One hundred and thirty healthy women who were willing to breast-feed their babies were followed during the first postpartum year to assess their fertility, lactation and bleeding pattern and examine possible relationships between these variables. Seventy-five women were in full nursing and 22 in partial nursing at the end of the 6th postpartum month. Five hundred and three woman-months and nine pregnancies were recorded during full nursing between the 2nd and the 6th month after delivery. The cumulative probability of pregnancy at the end of 6 months in all full nursing women and in non-amenorrhoeic full nursing women was 10.0% and 27.2% respectively. The corresponding figure for partial nursing women was 40–5%.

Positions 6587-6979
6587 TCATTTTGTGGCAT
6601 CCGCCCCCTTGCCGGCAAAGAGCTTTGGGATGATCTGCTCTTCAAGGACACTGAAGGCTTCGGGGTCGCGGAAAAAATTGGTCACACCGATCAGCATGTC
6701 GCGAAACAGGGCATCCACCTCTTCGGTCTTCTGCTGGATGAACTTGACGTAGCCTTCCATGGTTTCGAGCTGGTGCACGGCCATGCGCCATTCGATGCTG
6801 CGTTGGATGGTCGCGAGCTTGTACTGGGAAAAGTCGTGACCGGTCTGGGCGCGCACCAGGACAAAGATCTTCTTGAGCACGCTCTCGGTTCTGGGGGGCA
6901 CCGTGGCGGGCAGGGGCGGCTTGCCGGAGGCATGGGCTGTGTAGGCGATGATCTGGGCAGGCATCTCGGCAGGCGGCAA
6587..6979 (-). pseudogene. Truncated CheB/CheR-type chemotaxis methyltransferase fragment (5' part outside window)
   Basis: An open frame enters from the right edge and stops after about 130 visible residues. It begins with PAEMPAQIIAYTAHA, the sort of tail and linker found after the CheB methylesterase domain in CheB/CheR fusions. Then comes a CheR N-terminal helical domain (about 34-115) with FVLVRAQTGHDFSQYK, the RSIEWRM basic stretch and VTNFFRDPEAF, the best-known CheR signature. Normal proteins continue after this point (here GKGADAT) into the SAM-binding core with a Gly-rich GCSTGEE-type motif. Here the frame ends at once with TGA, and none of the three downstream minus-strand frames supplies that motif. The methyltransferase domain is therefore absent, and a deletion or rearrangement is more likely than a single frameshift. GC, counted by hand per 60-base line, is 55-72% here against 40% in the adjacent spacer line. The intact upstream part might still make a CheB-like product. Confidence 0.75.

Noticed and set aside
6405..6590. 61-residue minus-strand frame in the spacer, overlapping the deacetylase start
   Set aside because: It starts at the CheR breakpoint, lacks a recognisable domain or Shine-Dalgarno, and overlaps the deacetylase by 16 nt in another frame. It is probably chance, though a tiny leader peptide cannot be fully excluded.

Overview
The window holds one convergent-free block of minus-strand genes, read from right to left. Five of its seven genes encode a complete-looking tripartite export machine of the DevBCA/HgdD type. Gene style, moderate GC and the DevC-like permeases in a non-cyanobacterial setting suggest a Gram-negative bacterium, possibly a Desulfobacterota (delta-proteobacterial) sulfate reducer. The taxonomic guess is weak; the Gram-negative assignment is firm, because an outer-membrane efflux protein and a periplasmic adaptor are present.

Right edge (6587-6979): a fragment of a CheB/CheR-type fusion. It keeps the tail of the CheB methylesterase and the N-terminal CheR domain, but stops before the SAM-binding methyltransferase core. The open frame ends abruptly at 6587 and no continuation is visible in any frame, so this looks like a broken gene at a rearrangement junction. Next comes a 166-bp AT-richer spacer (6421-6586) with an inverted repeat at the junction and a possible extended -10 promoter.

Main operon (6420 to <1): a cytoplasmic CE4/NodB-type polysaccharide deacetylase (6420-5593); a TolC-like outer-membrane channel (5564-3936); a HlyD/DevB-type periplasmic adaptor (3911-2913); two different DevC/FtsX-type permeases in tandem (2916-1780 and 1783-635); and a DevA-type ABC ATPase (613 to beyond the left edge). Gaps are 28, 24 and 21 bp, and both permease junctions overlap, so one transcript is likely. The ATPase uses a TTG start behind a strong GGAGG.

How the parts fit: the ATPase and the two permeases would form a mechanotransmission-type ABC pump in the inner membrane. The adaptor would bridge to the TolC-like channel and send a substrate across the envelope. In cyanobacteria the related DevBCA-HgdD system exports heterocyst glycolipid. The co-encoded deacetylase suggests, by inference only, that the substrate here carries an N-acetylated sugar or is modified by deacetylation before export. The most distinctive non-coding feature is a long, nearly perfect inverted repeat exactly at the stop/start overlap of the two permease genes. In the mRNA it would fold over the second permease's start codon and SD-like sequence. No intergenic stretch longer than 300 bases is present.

By the end of the first year, the cumulative probability of pregnancy in full nursing women had increased to 33.9%. Except for the bleeding pattern, no differences were found among full nursing women who did or did not become pregnant.
It was concluded that full nursing women living in an urban setting who want to space pregnancies need additional protection at a time that depends upon the level of assurance wanted.
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